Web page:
Flashcards in Unit 1 Deck (51):
what does DNA stand for?
What is the structure of a DNA molecule?
5' end joins to the 3' end
strands are anti parallel
strands are held together by hydrogen bonds
nucleotides are held together by covalent bonds
What are the base pairing rules?
adenine with thymine
guanine with cytosine
What is the organisation of DNA in prokaryotes, yeast, mitochondria and chloroplasts, and eukaryotes?
prokaryotes - circular double stranded chromosome and plasmid
yeast- circular plasmids
mitochondria and chloroplasts - circular chromosomes
eukaryotes - linear chromosomes
What is supercoiling?
Nucleosomes form - dna wraps around histone proteins
Thick chromatin fibre - chain of nucleosomes folds into chromatin fibre
Looped fibres - chromatin fibre folds again to form looped fibres
more folds - folds more to condense chromosome
What is semi conservative replication?
half of the new DNA strand comes from the original strand and the other half is new
What are the required resources for DNA replication?
DNA - to act as a template to copy
nucleotides - to form the new strand of DNA
ATP - energy for it to take place
DNA polymerase - adds complementary nucleotides to the 3' end of the strand
Ligase - joins fragments of DNA together
primer - starts replication by allowing DNA polymerase to attach
How is DNA replicated in the leading strand?
- a replication fork forms to unzip the DNA and break the hydrogen bonds
-primer attaches to the start of the DNA being copied
- DNA polymerase attaches free nucleotides to the 3' end of the primer and continues until the DNA is copied
How is the lagging strand in DNA replicated?
- many replication forks form along the DNA
- primers attach to the 3' end of these forks
- nucleotides are added by DNA polymerase
- the nucleotide fragments are joined together by ligase
What is PCR?
polymerase chain reaction is a technique for the amplification of DNA in vitro
What are the resources needed for PCR?
- DNA template
- taq polymerase
What are the uses of PCR?
What are the steps of PCR?
- DNA is heated to 92°C which causes the hydrogen bonds to break
- DNA is cooled to 55°C so that primers can anneal to the target sequence
- DNA is heated to 72°C to allow taq polymerase to add nucleotides to the 3' end
- Repeat the process again for 20-30 cycles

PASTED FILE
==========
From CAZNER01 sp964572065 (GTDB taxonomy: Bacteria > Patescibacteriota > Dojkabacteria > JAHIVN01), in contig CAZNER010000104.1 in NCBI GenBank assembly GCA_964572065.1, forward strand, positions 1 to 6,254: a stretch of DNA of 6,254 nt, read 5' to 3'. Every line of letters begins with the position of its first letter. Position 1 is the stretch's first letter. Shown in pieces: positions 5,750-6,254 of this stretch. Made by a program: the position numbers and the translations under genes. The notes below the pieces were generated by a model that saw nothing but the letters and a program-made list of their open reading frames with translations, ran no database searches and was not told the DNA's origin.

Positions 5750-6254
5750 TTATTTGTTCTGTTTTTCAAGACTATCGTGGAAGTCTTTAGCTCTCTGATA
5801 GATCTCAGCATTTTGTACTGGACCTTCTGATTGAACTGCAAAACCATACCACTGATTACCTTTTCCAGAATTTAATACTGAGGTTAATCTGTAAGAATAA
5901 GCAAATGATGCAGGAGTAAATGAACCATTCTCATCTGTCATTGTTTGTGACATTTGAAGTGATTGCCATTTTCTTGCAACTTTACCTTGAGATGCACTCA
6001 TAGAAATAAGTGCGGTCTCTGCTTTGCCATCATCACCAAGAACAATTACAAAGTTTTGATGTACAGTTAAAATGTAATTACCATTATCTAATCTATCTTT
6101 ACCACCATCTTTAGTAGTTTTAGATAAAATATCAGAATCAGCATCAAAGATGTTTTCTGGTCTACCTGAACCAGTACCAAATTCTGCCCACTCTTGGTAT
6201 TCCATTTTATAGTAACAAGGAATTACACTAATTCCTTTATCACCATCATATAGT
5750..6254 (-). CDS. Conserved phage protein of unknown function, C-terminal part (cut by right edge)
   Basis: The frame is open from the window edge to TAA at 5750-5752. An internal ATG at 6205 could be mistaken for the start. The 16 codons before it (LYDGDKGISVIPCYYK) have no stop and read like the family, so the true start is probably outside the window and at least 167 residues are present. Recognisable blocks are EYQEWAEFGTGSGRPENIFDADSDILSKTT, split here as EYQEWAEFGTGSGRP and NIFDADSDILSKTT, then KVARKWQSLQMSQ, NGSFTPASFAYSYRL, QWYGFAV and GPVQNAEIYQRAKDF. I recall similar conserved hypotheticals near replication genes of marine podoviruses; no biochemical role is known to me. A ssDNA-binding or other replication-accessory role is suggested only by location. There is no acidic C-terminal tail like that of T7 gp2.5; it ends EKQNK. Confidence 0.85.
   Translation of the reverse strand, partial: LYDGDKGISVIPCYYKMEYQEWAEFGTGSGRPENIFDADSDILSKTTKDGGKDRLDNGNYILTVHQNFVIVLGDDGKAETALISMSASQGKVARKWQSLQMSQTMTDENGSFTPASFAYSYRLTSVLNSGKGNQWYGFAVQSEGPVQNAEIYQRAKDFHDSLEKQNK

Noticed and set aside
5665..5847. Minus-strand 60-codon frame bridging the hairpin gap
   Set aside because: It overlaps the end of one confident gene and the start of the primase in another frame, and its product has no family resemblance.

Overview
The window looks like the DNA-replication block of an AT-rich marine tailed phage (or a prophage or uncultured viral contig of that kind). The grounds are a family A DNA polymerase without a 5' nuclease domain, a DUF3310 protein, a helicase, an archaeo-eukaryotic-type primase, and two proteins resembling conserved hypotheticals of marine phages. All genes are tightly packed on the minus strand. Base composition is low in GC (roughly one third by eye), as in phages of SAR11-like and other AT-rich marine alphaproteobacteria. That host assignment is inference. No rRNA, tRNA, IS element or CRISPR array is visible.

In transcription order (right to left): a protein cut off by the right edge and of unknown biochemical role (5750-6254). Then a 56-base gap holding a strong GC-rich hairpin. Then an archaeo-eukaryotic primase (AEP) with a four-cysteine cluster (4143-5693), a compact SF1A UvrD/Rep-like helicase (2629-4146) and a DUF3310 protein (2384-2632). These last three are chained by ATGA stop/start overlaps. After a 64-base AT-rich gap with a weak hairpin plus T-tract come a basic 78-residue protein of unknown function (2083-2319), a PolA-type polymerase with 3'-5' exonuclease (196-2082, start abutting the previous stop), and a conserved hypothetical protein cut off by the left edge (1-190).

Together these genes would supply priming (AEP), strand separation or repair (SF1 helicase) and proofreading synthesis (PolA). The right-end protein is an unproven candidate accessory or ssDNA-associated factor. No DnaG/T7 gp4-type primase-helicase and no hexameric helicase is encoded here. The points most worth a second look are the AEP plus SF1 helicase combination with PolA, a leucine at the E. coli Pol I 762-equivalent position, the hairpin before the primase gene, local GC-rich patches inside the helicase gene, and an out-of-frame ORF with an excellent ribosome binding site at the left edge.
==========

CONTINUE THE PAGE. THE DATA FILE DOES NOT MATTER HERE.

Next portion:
What is the structure of mRNA?
- ribose sugar (not deoxyribose sugar)
- bases are adenine, uracil, cytosine, guanine
What is the functions of different RNA?
- mRNA carries complementary DNA from nucleus to the ribosome
- tRNA carries free nucleotides to the ribosome to build proteins
-rRNA combines with proteins to form the ribosome
What is transcription and its requirements?
The synthesis of mRNA from a section of DNA.
Transcription needs a promoter (where transcription starts) and RNA polymerase
What is RNA splicing?
Where the mRNA strand is cut up and the introns are removed from the strand. The exons are spliced (stuck) together, resulting in mature transcript.
What is translation and its requirements?
translation is the synthesis of protein
translation needs mRNA, tRNA, amino acids and ribosomes
What are the steps of translation?
- the ribosome binds to the 5' end of the mRNA
- a tRNA carrying an amino acid/anti-codon specific to the mRNA codon becomes attached to the binding site
- the mRNA codon bonds with the tRNA anti-codon
- the ribosome moves along one codon to add the next tRNA anti-codon, where a peptide bond forms between the anti-codons
- the tRNA is released
- anti-codons are added until the ribosome reaches the stop codon and a polypeptide is formed
Where does transcription and translation take place?
transcription - mRNA is made in the nucleus and moves to the ribosome
translation - happens in the ribosome
What is alternative RNA splicing?
different sections of RNA can be treated as exons and introns so that a different mature transcript is made and thus a different protein is made